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Professor

Winks, Robin W., 1930-2003

  • 1930-2003

Robin William Winks was born on December 5, 1930 in Indiana. After completing his undergraduate degree at the University of Colorado, Winks became a Fulbright Scholar in New Zealand where he earned a master's degree in Maori studies from Victoria University. He returned to University of Colorado and received a second master's degree in ethnography, and followed this with a PhD from Johns Hopkins University in 1957. After teaching for a year at Connecticut College, he was hired as a professor at Yale University in 1957 where he would remain for much of his career, apart for some brief periods as a visiting professor at a few institutions and taking leave from 1969 to 1971 to work as US Cultural Attache to the American Embassy in London.

In addition to his work at Yale, Winks participated in several organizations, such as the American Historical Association, the Canadian Historical Association, the Organization of American Historians, the Royal Historical Society, and he Royal Commonwealth Society. His interest in the outdoors, led him to become an advocate for the protection of the environment, and serving as chair of the National Parks System Advisory Board. It is claimed that in 1998, he became the first person to have visited all of the United States National Park Service units, and in recognition of his support of the Parks system, the National Parks Conservation Association not only established an award for contributions to public education on behalf of the national parks with him as its first recipient they named the award in his honour (Robin W. Winks Award for Enhancing Public Understanding of National Parks).

Winks died in New Haven, Connecticut on April 7, 2003.

Cento, Fernando, 1883-1973

  • Persona
  • 1883-1973

His Eminence Fernando Cento was born on August 10, 1883 in Pollenza, Italy to Evaristo Cento and his second wife Ermelinda Adndreani. He had a half-sister, Rosa and a brother Vincenzo. Cento received his education at the Seminary of Macerata from 1893 to 1905 where he studied philosophy and theology. He continued these studies during his time at Pontifical Gregorian University and later Sapienza University of Rome from which he received a doctorate of letters on December 17, 1905. On December 23, 1905, Cento was ordained as a minister in the Roman Catholic Church. Beginning in 1906, Cento took a position as a professor of literature at the Seminary of Macerata and of philosophy at the State Institute of Macerata. When Italy entered World War One Cento was called to military service and became attached to the military hospital of Ancona from 1915 to 1917.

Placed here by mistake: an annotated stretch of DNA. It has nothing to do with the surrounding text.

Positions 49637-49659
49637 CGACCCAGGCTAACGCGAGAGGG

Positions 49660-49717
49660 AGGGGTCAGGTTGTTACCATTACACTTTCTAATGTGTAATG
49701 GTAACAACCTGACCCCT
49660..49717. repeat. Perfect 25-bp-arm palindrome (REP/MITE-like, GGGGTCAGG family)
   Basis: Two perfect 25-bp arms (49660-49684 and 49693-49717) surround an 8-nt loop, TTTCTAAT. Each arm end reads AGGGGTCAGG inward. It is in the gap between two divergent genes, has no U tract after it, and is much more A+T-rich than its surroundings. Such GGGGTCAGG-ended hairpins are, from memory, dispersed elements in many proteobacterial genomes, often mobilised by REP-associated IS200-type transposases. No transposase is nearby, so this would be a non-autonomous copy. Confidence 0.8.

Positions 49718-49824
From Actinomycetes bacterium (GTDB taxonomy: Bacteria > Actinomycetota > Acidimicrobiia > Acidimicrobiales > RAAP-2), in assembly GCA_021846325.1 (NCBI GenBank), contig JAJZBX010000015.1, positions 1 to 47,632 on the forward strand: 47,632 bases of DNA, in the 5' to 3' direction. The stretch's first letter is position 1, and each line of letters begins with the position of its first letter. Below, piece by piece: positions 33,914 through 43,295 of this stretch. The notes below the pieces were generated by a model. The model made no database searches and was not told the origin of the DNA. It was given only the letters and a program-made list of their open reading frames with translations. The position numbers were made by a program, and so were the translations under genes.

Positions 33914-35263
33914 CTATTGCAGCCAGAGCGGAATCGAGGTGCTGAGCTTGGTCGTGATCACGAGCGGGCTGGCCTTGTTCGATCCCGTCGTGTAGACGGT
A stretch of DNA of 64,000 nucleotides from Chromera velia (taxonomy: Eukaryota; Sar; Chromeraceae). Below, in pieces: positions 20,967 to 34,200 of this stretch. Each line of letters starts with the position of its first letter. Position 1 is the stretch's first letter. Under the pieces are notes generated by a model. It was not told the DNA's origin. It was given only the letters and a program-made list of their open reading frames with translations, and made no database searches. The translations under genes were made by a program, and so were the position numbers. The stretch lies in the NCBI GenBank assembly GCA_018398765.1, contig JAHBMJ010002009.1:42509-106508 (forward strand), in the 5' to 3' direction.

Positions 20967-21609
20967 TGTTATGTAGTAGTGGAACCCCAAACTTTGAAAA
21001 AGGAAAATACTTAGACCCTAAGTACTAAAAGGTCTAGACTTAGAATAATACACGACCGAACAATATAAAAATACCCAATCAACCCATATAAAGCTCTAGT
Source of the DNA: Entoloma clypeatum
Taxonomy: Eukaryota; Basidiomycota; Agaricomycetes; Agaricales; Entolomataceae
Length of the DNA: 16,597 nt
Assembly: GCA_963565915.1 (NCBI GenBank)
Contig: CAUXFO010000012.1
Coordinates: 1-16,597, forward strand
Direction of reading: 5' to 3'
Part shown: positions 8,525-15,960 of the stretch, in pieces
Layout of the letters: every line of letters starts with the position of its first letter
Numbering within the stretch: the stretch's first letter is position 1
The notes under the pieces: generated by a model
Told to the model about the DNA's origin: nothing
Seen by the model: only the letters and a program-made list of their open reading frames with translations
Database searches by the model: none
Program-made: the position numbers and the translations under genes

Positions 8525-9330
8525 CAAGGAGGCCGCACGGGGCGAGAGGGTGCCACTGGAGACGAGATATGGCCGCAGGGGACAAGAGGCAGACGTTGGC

Following the war, Cento was appointed Bishop of Acireale by Pope Pius XI on July 22, 1922 and was consecrated on September 3, 1922 by Cardinal Giovanni Tacci Porcelli, Secretary of the Congregation for the Oriental Church. He was promoted to Titular Archbishop of Seleucia Pieria on June 24, 1926 and appointed Apostolic Nuncio to Venezuela four days later. This was followed by being named Apostolic Nuncio to Peru on July 26, 1936, where he was also responsible for the affairs of the church in Ecuador (which did not have diplomatic relations with the Holy See). Cento was named nuncio to Ecuador on July 25, 1937 once the Ecuadorian government and the Holy See established diplomatic relations. He was subsequently appointed nuncio to Belgium and Luxembourg on March 9, 1946 and became Nuncio to Portugal the same year. He continued taking on new responsibilities when on December 15, 1958, Pope John XXIII Cento was created Cardinal-Priest of Sant'Eustachio. Cento was appointed as Major Penitentiary of Apostolic Penitentiary in Rome on February 12, 1962. He attended the Second Vatican Council and participated in the conclave of 1963 that elected Pope Paul VI. He was named a Cardinal Bishop and given the title of the suburbicarian see of Velletri on April 23 1965; resigning his post of Major Penitentiary in 1967.

Fernando Cento died on January 13, 1973 in Rome and was buried in the parish church of St. Antonio, Pollenza, where he had celebrated his first mass as a child.